Topological diagrams can be used to create templates for better communication between staff and clients.
FREMONT, CA: As more businesses rely on technology, networking can become increasingly difficult. As a result, a network topology plan that gives a clear picture of what is at stake is always beneficial.
Having topologies in place has several advantages. Here are a few examples.
Ease of Training and Onboarding
It is not always easy to onboard new employees and engineers if the network is not well-managed. Topologies can act as ‘roadmaps’ for understanding how everything connects if one is working with experienced people. A topology can be used as a guiding diagram in a variety of ways. Additionally, this can assist engineers new to the infrastructure in comprehending the potential consequences of each event. It is also handing over the keys to the vehicle to engineers who already know how to drive.
Network Health Diagnostics
In addition, topologies assist in identifying problem areas in the networks. For example, packet loss could occur at points A through F. Which of the two points between them is causing the network to fail? One can use topology to zero on weak links in the chain. They can also adjust the field by narrowing it down to points C or D, for example. Topology also ensures that each party in the network gets enough resources. A real-time monitoring solution will enable one to identify and address issues as they arise.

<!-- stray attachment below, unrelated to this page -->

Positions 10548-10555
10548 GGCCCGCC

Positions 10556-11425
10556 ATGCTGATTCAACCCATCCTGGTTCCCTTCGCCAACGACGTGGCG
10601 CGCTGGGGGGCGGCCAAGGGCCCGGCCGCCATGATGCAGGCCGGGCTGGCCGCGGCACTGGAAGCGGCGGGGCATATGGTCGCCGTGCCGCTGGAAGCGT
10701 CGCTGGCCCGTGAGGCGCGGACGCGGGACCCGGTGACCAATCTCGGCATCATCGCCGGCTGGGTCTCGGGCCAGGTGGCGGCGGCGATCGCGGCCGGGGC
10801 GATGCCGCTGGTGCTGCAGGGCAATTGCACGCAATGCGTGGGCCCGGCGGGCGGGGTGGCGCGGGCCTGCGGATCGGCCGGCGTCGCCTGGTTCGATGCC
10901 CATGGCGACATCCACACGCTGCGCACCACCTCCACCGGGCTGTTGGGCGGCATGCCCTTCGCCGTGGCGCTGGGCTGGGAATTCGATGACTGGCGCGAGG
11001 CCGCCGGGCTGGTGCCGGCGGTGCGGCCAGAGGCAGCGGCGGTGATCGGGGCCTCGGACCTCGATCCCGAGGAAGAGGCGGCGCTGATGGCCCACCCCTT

One can create ‘systems’ with the help of a suitable topology that works well in practice. As a reference point, these can be useful. Topology diagrams serve as excellent roadmaps once more. Topological diagrams can be used to create templates for better communication between staff and clients. These systems assist in keeping everyone on the same page. There is also more accountability if everyone understands the cause-and-effect relationship. One can also use diagrams to help create guides and manuals while on the road.
The cost-effectiveness of topology is perhaps one of the essential knock-on effects. A clear roadmap can assist in identifying inefficient network operations, and one might be able to eliminate some elements from the cycle. In addition, more productive workforce is a result of a more efficient topology. The math dictates that one can expect to deliver higher-quality work in less time. The result is increased revenue and more space to meet demand. Thus, it is all about growth.